Capturing the “Spirit” of a Work

When I first saw the trailers for the new Star Trek movie, a movie designed to be a continuity reboot of sorts with a young Kirk and young Spock, I was worried. On the movie theater’s screen was a whole lot of action and explosions and intense moments all while the trailer implies what a big coming-of-age story the whole thing will be. I felt that while it could still be a sgood movie, there was a risk that it would not be faithful to the spirit of Star Trek. Having seen the movie, I can say that I was thankfully wrong about it. It’s still full of action and is basically a coming-of-age story, but the core of Star Trek felt intact.

Now, this might be hard to believe based on everything I said in the above paragraph, but I am really not that much of a Star Trek fan. I may have caught a few episodes on tv here or there, particularly The Next Generation, sat through parts of the Star Trek original series marathons that would crop up on tv now and then, watched Duane Johnson Rock Bottom Seven of Nine, and know what the hell a Jem’Hadar is, but it’s not something that has consumed my attention like say, Gundam has. I am not speaking from the perspective of a diehard Star Trek fanatic. That said, the core of Star Trek, I feel, lies in its “How far could we go, if only we got along?” message. To extend it further, I feel that Star Trek is an “intelligent” series, not in the sense that you need to be smart to watch it, but that the focus is mainly on the exchange of ideas, be it between friends of the same race or enemies from different planets, and it’s something I think the new Star Trek film accomplished successfully.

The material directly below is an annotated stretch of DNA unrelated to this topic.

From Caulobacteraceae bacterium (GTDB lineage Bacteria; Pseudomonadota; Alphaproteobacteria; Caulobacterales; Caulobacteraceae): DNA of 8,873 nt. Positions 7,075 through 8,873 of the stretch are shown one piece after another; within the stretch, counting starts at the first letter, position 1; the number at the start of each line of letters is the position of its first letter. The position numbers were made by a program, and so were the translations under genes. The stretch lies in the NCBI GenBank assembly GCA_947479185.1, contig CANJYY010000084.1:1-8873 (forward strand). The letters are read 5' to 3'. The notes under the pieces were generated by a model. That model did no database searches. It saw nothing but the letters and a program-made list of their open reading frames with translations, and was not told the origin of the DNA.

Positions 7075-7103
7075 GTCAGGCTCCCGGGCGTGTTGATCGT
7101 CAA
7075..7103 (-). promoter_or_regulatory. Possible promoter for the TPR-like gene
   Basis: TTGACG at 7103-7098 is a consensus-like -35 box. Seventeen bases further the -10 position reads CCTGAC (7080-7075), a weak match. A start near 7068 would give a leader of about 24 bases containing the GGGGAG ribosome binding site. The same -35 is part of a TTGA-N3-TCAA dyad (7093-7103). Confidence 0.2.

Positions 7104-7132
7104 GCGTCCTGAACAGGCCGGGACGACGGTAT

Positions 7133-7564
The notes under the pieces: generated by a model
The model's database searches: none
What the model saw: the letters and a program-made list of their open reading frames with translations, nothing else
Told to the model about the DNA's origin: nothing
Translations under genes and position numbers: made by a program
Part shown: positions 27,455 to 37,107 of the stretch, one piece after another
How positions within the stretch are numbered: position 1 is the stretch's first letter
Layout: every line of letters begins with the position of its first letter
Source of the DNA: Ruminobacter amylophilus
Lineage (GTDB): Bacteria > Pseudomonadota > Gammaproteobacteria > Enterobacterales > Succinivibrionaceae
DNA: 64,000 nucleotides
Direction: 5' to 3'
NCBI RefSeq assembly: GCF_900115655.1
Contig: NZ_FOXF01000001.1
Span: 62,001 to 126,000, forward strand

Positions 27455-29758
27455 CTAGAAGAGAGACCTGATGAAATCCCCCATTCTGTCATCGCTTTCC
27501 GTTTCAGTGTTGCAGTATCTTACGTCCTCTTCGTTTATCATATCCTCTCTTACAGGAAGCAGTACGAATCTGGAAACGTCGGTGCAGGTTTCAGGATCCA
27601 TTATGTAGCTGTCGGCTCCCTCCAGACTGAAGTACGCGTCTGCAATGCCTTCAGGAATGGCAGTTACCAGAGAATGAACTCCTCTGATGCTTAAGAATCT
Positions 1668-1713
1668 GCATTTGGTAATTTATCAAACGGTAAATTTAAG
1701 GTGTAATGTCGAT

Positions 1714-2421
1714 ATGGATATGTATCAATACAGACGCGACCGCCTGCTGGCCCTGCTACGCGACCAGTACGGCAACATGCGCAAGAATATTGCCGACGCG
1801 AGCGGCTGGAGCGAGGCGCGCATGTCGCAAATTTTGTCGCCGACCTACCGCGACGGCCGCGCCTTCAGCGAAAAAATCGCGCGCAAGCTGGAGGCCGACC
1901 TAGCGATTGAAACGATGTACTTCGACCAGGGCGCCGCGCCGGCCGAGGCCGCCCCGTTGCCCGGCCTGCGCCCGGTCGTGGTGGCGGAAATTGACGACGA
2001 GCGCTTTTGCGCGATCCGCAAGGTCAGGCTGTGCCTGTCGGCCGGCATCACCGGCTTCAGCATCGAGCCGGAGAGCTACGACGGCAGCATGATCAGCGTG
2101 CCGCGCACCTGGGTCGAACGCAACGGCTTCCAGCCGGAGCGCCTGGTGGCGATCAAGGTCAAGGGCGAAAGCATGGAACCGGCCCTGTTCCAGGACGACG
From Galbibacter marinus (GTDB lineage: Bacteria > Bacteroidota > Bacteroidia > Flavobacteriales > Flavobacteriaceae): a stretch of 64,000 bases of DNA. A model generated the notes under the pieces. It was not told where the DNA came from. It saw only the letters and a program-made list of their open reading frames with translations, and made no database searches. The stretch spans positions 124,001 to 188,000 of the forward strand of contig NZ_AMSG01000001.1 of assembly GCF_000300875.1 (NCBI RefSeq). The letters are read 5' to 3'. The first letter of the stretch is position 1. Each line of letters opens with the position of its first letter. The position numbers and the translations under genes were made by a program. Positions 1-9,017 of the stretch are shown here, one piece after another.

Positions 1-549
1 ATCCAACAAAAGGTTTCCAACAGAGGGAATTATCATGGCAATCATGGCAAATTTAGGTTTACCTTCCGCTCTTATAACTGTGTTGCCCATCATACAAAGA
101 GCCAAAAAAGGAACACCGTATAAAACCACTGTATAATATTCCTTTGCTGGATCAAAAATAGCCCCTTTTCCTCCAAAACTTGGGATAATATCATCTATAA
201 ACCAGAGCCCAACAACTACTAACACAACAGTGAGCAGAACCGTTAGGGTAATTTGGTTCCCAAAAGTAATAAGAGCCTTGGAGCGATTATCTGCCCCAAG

I said something similar about Dragonball Evolution about the need for an adapatation to really capture the “spirit” of its source material, something that, for example, I felt the recent Iron Man film also was able to do. However, what I found in speaking about my concerns regarding Star Trek and any other movie where I feel that an adaptation of an existing work may not be adapting “properly,” is that I had a hard time describing what I consider the “spirit” of a work to be, what an adaptation must successfully bring over from the source material to make it truly an adaptation. After some thinking, the answer I’ve arrived at is something like this.

I believe that the necessary ingredient for an an adaptation is respect for the source material. Incidentally, it’s also something which I consider to be essential to the study of anime as well. It’s not about liking or disliking a work, or perhaps even the production quality, but the people doing adaptations must be able to see what at the core of these works made them special, what made them successful, what is it that gives these works their uniqueness, and using that as a foundation to build upon. It’s okay if you want to make it look less “cheesy” or update some outmoded concepts, but don’t completely throw out what made this idea good or effective in the first place.

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